While Australian and New Zealand perils have traditionally been eagerly sought by global re/insurers seeking diversification, a series of costly natural catastrophes in the region has forced the industry to re-evaluate these risks and seek better data.
The scale of the human tragedy and economic loss facing New Zealand is immense. Devastating earthquakes struck the city of Christchurch on three separate occasions over a nine-month period; in September 2010, February 2011 and June 2011. While the total cost of these events—in economic and human terms—is, of course, immeasurable, the insured losses for each event range from NZ$3 billion to in excess of NZ$10 billion.
Across the Tasman, although not of the magnitude of the New Zealand earthquakes, Australia has also seen a recent spate of large catastrophe losses. These have not gone unnoticed; witness the 24/7 media coverage of Brisbane as it succumbed to the waters of the Brisbane River.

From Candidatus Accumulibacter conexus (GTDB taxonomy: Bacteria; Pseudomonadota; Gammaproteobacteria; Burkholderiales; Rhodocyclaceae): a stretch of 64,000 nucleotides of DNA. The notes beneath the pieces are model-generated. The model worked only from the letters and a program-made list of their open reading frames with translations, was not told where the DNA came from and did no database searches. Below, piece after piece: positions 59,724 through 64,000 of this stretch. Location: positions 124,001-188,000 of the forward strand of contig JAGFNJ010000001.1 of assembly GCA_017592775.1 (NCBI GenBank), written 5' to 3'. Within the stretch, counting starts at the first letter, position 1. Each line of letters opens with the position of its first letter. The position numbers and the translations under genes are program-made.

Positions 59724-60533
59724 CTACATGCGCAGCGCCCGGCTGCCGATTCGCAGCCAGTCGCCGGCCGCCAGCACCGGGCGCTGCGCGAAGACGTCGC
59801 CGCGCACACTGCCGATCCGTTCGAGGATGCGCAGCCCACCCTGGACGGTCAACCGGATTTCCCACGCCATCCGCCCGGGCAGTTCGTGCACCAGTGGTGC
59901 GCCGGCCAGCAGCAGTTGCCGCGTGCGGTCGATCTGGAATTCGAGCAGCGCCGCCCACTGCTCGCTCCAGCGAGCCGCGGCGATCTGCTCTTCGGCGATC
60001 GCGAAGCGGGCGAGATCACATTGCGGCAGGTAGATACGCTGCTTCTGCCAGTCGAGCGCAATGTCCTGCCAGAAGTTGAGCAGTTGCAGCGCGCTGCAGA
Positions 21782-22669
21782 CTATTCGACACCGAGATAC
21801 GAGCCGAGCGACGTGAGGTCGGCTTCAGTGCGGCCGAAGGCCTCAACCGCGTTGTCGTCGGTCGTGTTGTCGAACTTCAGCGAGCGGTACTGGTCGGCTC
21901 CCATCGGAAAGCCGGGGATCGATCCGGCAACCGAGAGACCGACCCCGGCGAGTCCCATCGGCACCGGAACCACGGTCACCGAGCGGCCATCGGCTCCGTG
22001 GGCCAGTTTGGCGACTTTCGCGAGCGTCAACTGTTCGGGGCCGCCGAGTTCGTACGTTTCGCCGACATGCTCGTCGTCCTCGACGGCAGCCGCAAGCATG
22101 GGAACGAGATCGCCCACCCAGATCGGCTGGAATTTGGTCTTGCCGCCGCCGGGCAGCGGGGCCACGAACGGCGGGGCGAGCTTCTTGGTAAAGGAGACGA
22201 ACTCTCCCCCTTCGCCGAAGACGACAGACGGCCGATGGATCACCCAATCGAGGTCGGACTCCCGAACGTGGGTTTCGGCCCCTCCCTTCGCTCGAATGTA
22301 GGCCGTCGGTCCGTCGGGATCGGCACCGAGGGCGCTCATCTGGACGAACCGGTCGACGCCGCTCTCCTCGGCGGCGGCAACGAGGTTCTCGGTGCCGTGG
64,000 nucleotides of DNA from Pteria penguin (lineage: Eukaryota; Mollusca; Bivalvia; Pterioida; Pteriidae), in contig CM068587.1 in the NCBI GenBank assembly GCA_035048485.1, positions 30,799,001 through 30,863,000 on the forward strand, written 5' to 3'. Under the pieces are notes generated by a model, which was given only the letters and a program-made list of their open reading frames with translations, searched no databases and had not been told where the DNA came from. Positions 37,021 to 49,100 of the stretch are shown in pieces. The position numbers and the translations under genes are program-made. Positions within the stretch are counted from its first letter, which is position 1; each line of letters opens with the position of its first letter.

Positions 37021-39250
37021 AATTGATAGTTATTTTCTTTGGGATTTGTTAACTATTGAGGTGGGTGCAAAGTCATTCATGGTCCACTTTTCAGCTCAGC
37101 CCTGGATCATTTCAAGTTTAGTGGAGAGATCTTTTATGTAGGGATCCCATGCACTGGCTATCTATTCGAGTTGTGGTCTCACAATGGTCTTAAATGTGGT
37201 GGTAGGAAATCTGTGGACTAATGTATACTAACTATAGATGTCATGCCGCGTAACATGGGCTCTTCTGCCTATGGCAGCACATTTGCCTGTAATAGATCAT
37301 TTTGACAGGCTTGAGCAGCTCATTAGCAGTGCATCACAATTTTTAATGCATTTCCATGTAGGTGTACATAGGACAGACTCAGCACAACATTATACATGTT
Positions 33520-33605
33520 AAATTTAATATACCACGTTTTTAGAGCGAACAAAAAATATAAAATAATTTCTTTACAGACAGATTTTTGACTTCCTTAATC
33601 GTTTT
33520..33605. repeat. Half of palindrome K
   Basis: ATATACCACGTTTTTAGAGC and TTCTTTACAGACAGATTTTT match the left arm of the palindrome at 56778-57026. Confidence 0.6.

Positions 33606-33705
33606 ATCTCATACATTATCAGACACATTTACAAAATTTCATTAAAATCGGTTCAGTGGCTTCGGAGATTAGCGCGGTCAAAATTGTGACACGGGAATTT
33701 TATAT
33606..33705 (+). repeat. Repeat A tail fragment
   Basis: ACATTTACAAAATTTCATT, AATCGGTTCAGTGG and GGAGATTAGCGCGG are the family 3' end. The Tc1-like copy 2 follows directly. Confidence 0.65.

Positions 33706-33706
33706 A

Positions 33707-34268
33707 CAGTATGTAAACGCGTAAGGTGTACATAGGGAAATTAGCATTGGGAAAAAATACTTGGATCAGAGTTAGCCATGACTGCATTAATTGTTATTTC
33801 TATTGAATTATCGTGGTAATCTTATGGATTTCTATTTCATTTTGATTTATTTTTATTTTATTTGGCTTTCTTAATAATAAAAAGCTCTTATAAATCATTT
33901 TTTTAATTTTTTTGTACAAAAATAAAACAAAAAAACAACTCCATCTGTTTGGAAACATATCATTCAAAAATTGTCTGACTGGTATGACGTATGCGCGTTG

Over the past four years, there have been no fewer than six loss occurrences, each with insured loss estimates in excess of AU$1 billion ($1.07 billion). The suffering and loss to Australians in Queensland, New South Wales, Victoria and Western Australia have also been significant.
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Guy Carpenter, Diversification, Peak perils, Australia , New Zealand